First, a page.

This film was directed and produced by Lucas Lyons as part of the Virginia Food Heritage Planning course at the University of Virginia, Department of Urban and Environmental Planning in Spring 2012.
The Payne Family: Memories of Winemaking & Moonshining
by Lucas Lyons
Don Payne is a member of the Payne family, whose roots in Central Virginia have been traced back as far as 1845. The Payne’s were millers, farmers, and even homemade wine makers and Don has documented much of their family history and the rural history of Central Virginia through his two books A Legacy of Rural Virginia, Part I & II. Through his research, extensive interviews with family members and hours sifting through dusty files at local historical societies, Don has become something of a magnet for stories, anecdotes, and knowledge of Central Virginia folkways in days past.
In my interview with him, some of the most interesting stories revolved around the production and consumption of fine, fermented beverages. Don’s grandmother, Susie Payne, was a noted winemaker in Fluvanna County and produced a well-known wine called Peach Hen. To this day, Don has never figured out how she made this wine in the jug itself instead of in a separate crock, transferring it to a jug after filtering out the “musk.” Her Peach Hen was well known in the area and her living was supplemented by some sells of the product to locals.
As a youngster, Don particularly remembers snowy winter days when his Uncle Tom Payne and Ed Harlow could not perform their usual carpentry work and would come to this grandmother’s house to cut wood for her. In his young mind, Don figured that these were just some of the best men he’d ever met to come out and cut wood for free all day for his grandmother. As he got older, he figured out that the two men made such frequent visits to his grandmother’s smokehouse on these particular days that they were “nipping on homemade wine all day.” Surely, this wondrous homemade beverage was consumed only to keep the cold off of the men on these snowy, frigid days.
Susie Payne certainly did not have a monopoly on alcohol production in the Payne family. In the 1920s and 1930s, Don’s Great Uncle Jack only dabbled in farming, his main income coming from foraging honey and especially selling homemade liquor. Don remembers him as a tall, good-looking man who habitually wore a wide-brimmed fedora hat and bibbed overalls. Supposedly, the chief of police in Charlottesville at that time was one of his biggest customers and even brought his squad car to Fluvanna County to pick up a keg of homemade whisky now and again. Don recently searched around the branch where his Great Uncle Jack’s still once stood and found a mason jar, a pool of stream water that was still dammed, and even a metal hoop from a whisky keg. The freezing stream water was used to cool the still after the hot evaporation process, creating the slow drip characteristic of moonshine stills as the liquor cooled and condensated. The fire keep the moonshine still heated and operated had to be tended at nighttime by Uncle Jack’s helpers—usually a couple of young men who lived close by. Yet, frequent encounters with ghosts in the area scared off Jack’s help regularly. Much more detailed stories like these can be found in Don Payne’s book series, A Legacy of Rural Virginia.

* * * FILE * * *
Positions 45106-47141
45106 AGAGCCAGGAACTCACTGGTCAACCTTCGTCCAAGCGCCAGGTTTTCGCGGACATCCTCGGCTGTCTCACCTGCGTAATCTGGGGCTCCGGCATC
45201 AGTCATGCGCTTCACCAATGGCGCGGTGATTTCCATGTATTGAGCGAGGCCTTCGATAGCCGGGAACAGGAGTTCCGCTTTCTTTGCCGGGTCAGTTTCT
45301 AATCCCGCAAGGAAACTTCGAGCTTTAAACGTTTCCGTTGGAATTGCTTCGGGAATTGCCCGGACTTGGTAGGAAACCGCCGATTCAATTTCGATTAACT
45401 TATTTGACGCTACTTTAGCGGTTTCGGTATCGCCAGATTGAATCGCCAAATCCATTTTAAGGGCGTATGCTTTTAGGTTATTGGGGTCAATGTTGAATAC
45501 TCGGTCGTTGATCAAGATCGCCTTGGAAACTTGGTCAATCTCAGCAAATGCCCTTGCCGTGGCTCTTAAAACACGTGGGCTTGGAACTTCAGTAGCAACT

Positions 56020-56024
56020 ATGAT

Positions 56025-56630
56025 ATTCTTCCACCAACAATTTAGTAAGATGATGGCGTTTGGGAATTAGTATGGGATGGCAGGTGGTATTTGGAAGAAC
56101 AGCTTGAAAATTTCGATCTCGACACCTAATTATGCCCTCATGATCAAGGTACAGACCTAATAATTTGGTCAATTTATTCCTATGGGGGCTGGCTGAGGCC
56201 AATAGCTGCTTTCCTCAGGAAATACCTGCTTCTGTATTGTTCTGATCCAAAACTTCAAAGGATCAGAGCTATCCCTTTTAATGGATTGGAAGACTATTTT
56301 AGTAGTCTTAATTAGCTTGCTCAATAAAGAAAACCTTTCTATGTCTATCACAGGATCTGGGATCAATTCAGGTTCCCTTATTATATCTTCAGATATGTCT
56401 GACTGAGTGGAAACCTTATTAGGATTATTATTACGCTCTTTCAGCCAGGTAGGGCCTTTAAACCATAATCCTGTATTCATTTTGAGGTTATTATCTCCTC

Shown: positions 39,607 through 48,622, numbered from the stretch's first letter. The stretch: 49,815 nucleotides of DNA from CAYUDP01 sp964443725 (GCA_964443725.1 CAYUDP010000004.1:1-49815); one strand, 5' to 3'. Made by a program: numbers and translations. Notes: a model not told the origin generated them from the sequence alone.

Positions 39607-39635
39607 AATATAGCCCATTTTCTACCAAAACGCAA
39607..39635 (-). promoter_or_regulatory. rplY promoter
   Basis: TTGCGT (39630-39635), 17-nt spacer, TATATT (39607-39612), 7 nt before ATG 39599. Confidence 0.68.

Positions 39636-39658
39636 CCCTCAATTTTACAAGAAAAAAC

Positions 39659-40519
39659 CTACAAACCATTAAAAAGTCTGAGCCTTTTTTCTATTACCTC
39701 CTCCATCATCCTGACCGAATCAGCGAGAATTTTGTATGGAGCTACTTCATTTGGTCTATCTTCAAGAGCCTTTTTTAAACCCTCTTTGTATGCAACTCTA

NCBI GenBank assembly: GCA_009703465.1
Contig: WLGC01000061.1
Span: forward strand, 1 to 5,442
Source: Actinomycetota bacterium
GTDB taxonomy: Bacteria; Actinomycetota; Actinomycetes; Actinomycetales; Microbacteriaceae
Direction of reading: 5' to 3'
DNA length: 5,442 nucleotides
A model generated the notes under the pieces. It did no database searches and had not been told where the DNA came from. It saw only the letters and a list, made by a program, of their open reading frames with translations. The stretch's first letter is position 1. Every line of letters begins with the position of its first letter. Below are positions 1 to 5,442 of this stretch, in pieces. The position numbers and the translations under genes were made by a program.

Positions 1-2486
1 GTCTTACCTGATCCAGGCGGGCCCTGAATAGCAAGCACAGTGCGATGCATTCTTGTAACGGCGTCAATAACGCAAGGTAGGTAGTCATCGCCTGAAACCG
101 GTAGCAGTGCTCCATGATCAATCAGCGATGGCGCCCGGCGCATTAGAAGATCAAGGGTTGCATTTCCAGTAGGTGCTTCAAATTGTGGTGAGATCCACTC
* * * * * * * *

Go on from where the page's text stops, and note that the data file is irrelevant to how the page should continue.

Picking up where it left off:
All information in this story is based on an interview with Donald Payne at the Jefferson Area Board for the Aging , Charlottesville, VA on 2 March, 2012. I was assisted in this interview by Hannah Magnum & Sarah Culver, two University of Virginia students.
For more about the Virginia Food Heritage Planning course, visit http://ien.arch.virginia.edu/courses/food-systems-resources.